Category Archives: writing

Writer’s block

I am not very sympathetic to the idea of emotions playing a part in writing.  I never had a muse, I never waited for inspiration. In writing, my hero was Anthony Trollope who rose early and wrote every morning before work whether he wanted to or not.  Then he went off and put in a full day at the Post Office and invented the postbox and whatnot.  He was somewhat helped by the fact that the Post Office started at ten am and he was often late for work, but there you go.

But this summer, everything I wrote turned to led in my hands.  Even stories.  Oh I could re-tell stories I had written earlier, but nothing creative would come, and a blessed nuisance it was, and made all the worse, because I had many requests to write small articles to publicise my recently-published book.  Each and every one of these turned to sawdust on my keyboard.  I knew it and could not change it. Oh I could do the work to the deadline all  right,  but I just could not make the article readable.

It was the same last weekend.  I was working on a talk on Bute’s later buildings,  and there was as much life in it as in a cardboard stew.  Then, yesterday, I began revising it and while it did not suddenly become delicious, I started to get the glimmerings of flavour.  Yesterday evening I wrote in a short time frame, the first piece which had any  life in it that I have written in months.  The relief was overwhelming. I am hopeful I am once again able to face writing in the evenings when tired and in the mornings when short of time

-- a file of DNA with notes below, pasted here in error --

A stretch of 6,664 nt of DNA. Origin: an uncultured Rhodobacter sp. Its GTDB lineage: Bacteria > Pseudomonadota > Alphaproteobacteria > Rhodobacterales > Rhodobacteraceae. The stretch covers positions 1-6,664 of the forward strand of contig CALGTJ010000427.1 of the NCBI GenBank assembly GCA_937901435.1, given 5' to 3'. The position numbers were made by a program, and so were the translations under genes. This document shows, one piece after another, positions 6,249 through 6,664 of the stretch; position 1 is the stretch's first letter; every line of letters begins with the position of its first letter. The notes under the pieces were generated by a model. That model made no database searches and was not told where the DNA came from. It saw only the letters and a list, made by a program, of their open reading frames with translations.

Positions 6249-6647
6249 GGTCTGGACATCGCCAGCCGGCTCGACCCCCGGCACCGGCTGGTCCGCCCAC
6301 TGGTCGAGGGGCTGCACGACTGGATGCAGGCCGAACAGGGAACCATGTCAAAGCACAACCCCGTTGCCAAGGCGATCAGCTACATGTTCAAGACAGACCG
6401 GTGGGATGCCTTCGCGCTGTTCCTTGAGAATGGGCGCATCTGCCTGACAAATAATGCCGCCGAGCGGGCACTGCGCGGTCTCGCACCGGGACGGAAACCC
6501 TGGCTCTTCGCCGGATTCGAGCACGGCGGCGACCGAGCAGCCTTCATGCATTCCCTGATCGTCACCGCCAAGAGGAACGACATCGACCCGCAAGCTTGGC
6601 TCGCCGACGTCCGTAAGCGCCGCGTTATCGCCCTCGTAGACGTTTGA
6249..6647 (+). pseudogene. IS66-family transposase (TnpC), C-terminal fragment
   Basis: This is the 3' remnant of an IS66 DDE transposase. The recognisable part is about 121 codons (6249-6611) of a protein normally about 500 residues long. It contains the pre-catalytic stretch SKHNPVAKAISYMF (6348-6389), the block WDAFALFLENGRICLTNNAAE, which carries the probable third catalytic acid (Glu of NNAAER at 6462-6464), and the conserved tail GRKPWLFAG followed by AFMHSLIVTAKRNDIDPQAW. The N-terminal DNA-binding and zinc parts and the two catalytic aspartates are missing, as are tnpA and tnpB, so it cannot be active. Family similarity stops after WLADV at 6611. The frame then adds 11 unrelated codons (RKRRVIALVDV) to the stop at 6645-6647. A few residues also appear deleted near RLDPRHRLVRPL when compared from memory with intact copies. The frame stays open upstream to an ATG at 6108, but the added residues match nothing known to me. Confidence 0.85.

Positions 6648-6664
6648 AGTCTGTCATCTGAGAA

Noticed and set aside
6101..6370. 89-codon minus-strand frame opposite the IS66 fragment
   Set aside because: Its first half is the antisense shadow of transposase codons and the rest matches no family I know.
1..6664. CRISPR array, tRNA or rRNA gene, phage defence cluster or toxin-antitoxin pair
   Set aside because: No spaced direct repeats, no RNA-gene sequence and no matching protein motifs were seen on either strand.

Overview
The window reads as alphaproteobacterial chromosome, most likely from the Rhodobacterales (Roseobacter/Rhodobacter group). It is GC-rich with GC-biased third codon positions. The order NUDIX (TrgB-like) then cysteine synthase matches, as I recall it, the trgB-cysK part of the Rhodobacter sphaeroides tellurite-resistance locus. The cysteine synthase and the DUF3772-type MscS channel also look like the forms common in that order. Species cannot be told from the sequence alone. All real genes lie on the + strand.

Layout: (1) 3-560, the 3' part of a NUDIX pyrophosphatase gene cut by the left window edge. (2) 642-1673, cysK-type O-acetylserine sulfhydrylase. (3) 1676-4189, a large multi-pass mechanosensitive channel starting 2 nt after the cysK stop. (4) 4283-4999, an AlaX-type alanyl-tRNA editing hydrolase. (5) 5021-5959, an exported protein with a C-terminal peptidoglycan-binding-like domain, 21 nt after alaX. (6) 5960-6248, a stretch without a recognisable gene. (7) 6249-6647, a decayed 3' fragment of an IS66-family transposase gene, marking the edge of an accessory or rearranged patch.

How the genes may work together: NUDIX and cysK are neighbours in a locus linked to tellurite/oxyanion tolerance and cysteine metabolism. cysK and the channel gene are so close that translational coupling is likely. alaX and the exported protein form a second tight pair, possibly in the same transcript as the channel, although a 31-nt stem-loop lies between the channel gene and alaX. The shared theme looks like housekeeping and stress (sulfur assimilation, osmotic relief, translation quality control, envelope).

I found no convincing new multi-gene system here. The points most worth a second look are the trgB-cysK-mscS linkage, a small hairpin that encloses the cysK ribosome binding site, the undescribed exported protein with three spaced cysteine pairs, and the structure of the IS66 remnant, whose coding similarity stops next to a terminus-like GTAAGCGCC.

Gentle reader, this blog is back.

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Not mere Christianity

There was an excellent blog recently from a man who went into a bookshop looking for a good introduction to Christianity which was not C. S Lewis’s ‘Mere Christianity’. He failed to find anything, and left depressed. As an answering blog pointed out there is in fact plenty of inspiring Christian writing around. I’m not sure I am capable of inspiring Christian writing, but I think I want to have a go at discussion some of the basic Christian ideas on here. Panic not, dear sceptical readers, I will not allow this project to take over the blog, just fill in some of the silences.

Lewis’s deliberately provocative title was intended to go to a basic Christianity. beyond party difference, as it were, and especially beyond Protestant/Catholic divide. These days going beyond Protestant/Catholic divide is a doddle unless you are talking football. Going beyond right-wing uber-Fundamentalist Christianity and liberal Christianity is not. The kind of beliefs one sees unattractively embodied in some of those who stood for the Republican Party Presidential candidate is not something I recognise as Christian, and I would not want in any way to be associated with it. Best to say straight out that they may be my brothers and sisters in Christ, but I am not interested in having my beliefs in any way confused with theirs. My readers are as well to assume that I detest pretty much everything they stand for unless I tell them otherwise.